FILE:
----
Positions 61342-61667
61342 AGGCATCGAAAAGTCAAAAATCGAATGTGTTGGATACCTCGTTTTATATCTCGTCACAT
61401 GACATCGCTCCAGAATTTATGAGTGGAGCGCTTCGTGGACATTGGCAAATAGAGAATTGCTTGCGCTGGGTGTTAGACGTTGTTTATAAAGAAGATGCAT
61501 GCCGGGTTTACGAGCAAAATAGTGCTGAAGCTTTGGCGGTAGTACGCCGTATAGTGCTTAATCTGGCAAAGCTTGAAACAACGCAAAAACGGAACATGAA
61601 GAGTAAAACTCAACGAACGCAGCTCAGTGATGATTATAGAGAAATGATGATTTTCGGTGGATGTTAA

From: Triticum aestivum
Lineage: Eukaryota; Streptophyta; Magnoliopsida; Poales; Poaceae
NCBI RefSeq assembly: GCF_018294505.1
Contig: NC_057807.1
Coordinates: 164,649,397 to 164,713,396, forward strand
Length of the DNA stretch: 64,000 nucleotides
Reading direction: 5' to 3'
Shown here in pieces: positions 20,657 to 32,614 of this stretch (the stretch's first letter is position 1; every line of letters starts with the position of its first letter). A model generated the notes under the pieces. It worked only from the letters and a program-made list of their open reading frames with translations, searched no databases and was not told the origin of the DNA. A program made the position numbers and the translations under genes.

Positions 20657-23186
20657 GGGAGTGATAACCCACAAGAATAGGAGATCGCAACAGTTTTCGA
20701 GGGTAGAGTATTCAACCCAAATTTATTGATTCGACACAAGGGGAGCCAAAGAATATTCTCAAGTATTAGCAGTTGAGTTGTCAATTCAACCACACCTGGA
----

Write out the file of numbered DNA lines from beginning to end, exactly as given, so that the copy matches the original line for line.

Positions 61342-61667
61342 AGGCATCGAAAAGTCAAAAATCGAATGTGTTGGATACCTCGTTTTATATCTCGTCACAT
61401 GACATCGCTCCAGAATTTATGAGTGGAGCGCTTCGTGGACATTGGCAAATAGAGAATTGCTTGCGCTGGGTGTTAGACGTTGTTTATAAAGAAGATGCAT
61501 GCCGGGTTTACGAGCAAAATAGTGCTGAAGCTTTGGCGGTAGTACGCCGTATAGTGCTTAATCTGGCAAAGCTTGAAACAACGCAAAAACGGAACATGAA
61601 GAGTAAAACTCAACGAACGCAGCTCAGTGATGATTATAGAGAAATGATGATTTTCGGTGGATGTTAA

From: Triticum aestivum
Lineage: Eukaryota; Streptophyta; Magnoliopsida; Poales; Poaceae
NCBI RefSeq assembly: GCF_018294505.1
Contig: NC_057807.1
Coordinates: 164,649,397 to 164,713,396, forward strand
Length of the DNA stretch: 64,000 nucleotides
Reading direction: 5' to 3'
Shown here in pieces: positions 20,657 to 32,614 of this stretch (the stretch's first letter is position 1; every line of letters starts with the position of its first letter). A model generated the notes under the pieces. It worked only from the letters and a program-made list of their open reading frames with translations, searched no databases and was not told the origin of the DNA. A program made the position numbers and the translations under genes.

Positions 20657-23186
20657 GGGAGTGATAACCCACAAGAATAGGAGATCGCAACAGTTTTCGA
20701 GGGTAGAGTATTCAACCCAAATTTATTGATTCGACACAAGGGGAGCCAAAGAATATTCTCAAGTATTAGCAGTTGAGTTGTCAATTCAACCACACCTGGA